According to the Illinois Department of Employment Security (IDES), if Congress does not vote to continue the benefits, 80,000 people in the state would lose benefits in January. Those benefits total $25.6 million each week. The average weekly benefit to an individual is $320 and the largest possible benefit is $562. The 109,00 Illinoisans currently collecting state benefits would not be affected immediately, but 36,000 of them would qualify for the federal benefits if they do not find jobs in the first quarter of next year.

U.S. Rep. Paul Ryan, a Republican from Wisconsin, and U.S. Sen. Patty Murray, a Democrat from Washington, have been working to reach a deal that would set the spending numbers for a federal budget, and the unemployment benefits are reportedly on the table. The federal government shut down for more than two weeks in October, after lawmakers could not reach a budget agreement. Some Republicans held out on budget votes because they wanted to halt or delay the rollout of the Patient Protection and Affordable Care Act. The shutdown ended after Congress voted to fund the government through January 15.

U.S. Sen. Richard Durbin, a Democrat from Illinois, said he hopes the benefits would be included but said it is not a deal breaker at this point. Durbin told CNN that the benefits might be addressed in a separate bill. "From my understanding, that's more between [House] Speaker [John] Boehner and (President Barack Obama) at this point,” he told CNN. Boehner has said he is open to approving a continuation of the benefits.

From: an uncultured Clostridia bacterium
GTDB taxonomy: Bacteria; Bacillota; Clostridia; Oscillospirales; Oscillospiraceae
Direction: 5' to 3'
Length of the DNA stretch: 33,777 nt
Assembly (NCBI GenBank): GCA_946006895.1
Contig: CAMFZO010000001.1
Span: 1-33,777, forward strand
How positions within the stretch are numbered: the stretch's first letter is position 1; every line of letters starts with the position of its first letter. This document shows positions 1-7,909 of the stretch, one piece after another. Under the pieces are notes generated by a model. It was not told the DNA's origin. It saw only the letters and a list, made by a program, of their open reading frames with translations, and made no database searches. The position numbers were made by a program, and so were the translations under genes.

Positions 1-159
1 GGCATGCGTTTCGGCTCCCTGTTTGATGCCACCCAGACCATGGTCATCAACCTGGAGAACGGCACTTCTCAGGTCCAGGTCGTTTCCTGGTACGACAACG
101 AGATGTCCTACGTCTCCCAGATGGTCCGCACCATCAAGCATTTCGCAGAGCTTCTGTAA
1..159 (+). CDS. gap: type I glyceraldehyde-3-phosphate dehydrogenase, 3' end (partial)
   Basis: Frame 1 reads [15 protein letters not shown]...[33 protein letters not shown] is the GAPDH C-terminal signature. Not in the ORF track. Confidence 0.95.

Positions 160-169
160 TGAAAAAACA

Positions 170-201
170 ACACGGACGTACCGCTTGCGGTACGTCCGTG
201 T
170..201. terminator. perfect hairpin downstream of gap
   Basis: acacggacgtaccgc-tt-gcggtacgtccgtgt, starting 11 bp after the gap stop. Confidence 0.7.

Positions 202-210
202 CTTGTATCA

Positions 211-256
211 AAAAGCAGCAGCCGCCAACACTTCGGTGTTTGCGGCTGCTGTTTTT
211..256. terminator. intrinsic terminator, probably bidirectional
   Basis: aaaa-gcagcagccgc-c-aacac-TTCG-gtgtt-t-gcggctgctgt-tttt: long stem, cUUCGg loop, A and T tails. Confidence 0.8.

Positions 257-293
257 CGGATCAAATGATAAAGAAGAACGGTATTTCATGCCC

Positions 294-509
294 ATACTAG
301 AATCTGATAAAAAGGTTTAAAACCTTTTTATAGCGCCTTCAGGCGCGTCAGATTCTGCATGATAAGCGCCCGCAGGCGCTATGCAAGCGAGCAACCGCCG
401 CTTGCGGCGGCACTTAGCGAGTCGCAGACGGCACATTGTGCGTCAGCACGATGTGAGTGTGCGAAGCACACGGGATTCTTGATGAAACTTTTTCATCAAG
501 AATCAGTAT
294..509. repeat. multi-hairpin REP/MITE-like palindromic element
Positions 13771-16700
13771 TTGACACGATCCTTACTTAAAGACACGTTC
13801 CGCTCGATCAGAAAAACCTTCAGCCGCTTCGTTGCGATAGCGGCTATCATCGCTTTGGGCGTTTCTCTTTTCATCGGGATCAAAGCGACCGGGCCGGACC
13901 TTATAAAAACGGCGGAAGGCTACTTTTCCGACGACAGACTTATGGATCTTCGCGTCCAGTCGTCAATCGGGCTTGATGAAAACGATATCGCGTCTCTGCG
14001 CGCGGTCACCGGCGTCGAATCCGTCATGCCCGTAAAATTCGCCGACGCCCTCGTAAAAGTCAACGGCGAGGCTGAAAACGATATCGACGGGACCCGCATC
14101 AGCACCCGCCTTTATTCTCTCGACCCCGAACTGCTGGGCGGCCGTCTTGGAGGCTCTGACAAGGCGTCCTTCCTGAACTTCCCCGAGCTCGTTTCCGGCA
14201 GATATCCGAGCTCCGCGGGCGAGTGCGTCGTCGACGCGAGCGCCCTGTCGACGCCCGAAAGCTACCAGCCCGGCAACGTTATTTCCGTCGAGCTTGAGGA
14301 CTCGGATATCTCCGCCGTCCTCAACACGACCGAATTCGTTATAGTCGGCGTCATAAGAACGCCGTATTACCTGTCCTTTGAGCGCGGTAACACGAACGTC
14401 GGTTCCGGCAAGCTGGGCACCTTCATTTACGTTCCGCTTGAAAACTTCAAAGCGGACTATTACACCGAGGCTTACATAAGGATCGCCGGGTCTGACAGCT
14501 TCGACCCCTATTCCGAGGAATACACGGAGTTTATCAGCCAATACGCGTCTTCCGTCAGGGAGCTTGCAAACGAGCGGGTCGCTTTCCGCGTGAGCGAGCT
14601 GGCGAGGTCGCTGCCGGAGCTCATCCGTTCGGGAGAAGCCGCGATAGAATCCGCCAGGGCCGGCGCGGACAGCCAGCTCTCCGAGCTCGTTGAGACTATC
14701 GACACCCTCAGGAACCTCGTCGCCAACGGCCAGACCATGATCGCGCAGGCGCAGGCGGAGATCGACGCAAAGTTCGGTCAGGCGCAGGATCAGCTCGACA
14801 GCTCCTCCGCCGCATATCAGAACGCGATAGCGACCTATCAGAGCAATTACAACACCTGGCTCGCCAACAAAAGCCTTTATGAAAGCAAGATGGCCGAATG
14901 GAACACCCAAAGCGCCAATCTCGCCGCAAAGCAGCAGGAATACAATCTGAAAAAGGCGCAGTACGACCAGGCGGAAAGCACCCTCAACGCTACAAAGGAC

An estimated 1.3 million would lose benefits nationwide. Continuing the program would cost projected $25 billion. Supporters say that while the country has technically recovered from the recession, continuing high unemployment rates and the large numbers of long-term unemployed people across the country indicate that the benefits are still needed. “While today’s job growth allows most newly unemployed individuals to find work after a several weeks, the long-term unemployed face additional hurdles,” IDES Director Jay Rowell said in a prepared statement. “Ending this modest program based on a calendar date rather than economic principles and job skills could slow economic growth.”

But those who are opposed to continuing the program argue that the feds must step down the spending that was justified by the country’s economic collapse. “These have been extraordinary extensions, and the Republican position all along has been, we need to get back to normal here at some point,” U.S. Rep. Tom Cole, a Republican from Oklahoma, told ABC News. “I don’t see much appetite from our side for an extension of benefits. I just don’t.”

Click Here to Read Full Article


From the Newsroom

QuincyJournal on Twitter

QuincyJournal 14 minutes ago

Illinois schools report has host of new features http://t.co/g1rSQ89YDS
QuincyJournal on Twitter

QuincyJournal 15 minutes ago

Illinois Farmers Have Plenty to Boast About - Illinois ranks high for pumpkin and horseradish production http://t.co/izSR2HHf3A
nichols120 on Twitter

nichols120 10 hours, 48 minutes ago

@thinkprogress Way to ignore most of the segment because that's not how it went at all.
Bob Gough on Twitter

Bob Gough 14 hours, 42 minutes ago

RT @Daniel M. Makarewicz: Still can't believe Paz is gone, but this is a nice touch by the Amboy community #RIP http://t.co/2RNlvE3gir